- President Buhari has been commended for assenting to the bill making June 12 Democracy Day and a public holiday
- However, lawyers have expressed divergent views over the matter
- Some are of the opinion that inauguration should remain May 29 without a public holiday while June 12 can be a public holiday
Lawyers have shared varying opinions over President Muhammadu Buhari's assent to the bill on June 12 as Democracy Day in Nigeria.
Olisa Agbakoba (SAN) said any attempt to elongate the tenures of the president and state governors beyond the existing May 29 inauguration date could lead to constitutional controversy, Daily Trust reports.
He said: “Even if you amend the constitution, you can’t give more time to people that have just started their own tenures on May 29. It’s not possible to take a retroactive effect. The way I see it is that June 12 will remain a symbolic Democracy Day, inauguration will remain May 29.”
The lawyer called for a a consensus on how the transition could be attained in 2023 and the future.
Also speaking, Lagos-based constitutional lawyer, Barrister Jiti Ogunye, said the federal government should consolidate the May 29 public holiday and the June 12 Democracy Day to avoid a constitutional lacuna.
He also called for an extension of the tenure of the newly sworn in lawmakers, saying once May 29 and June 12 are consolidated by a constitutional amendment, the tenure of the members of the National Assembly could then be extended by some days.
“If we have two days of holiday – one inauguration day and the second democracy day, we need a kind of consolidation of the two holidays. Once we observe this day, the NASS can by constitutional amendments legislate on the subject regardless of the fact that they were sworn in on May 29 and have their tenure extended by some days so that June 12 will be marked as inauguration and democracy day holiday," he said.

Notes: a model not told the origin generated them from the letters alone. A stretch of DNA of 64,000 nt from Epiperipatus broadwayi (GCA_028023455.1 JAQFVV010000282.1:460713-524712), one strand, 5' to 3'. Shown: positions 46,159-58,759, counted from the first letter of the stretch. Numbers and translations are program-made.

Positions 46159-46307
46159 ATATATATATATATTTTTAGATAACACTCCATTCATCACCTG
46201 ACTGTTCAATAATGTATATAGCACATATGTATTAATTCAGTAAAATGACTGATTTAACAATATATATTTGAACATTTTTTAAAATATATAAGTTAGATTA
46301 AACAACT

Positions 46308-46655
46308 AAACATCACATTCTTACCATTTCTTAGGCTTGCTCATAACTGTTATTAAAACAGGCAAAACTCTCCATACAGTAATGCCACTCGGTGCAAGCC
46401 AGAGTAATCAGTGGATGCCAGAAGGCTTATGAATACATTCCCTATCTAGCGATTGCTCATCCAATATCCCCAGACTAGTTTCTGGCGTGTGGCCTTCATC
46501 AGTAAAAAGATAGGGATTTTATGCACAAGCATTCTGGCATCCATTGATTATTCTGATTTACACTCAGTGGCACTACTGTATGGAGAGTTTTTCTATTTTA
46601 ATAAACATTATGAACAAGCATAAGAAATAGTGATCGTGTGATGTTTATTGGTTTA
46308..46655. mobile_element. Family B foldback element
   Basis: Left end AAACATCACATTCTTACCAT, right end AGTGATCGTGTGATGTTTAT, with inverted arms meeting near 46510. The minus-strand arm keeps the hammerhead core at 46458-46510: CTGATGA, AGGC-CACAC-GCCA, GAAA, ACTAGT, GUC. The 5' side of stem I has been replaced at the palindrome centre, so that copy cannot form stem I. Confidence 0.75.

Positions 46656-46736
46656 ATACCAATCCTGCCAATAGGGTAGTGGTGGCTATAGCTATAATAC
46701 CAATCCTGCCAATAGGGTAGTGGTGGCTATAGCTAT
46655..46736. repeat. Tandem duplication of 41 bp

On his part, Adeniyi Akintola (SAN) said inauguration should remain May 29 without a public holiday while commemoration would hold on June 12. He added that it would not require any tenure elongation for occupants of the offices.
“And that should not mean that people would not work. Then on June 12, there would be public holiday. There would be no tenure elongation. There is no legal quagmire here.
"Not all elected governors are sworn in on May 29. There are staggered elections in Ondo, Osun, Edo, Ekiti, Bayelsa and Anambra,” he said.
According to him, the idea of different dates for inauguration also applied in the United States and other advanced democracies.
President Buhari had on Monday, June 10, signed into law the public holiday amendment bill, making June 12 of every year a national public holiday and Democracy Day. This came 48 hours to the first official celebration of June 12, as Democracy Day in Nigeria.
Presidential aide, Senator Ita Enang, explained that the newly amended law allows public holiday to be declared on June 12, every year while May 29th will no longer be public holiday.
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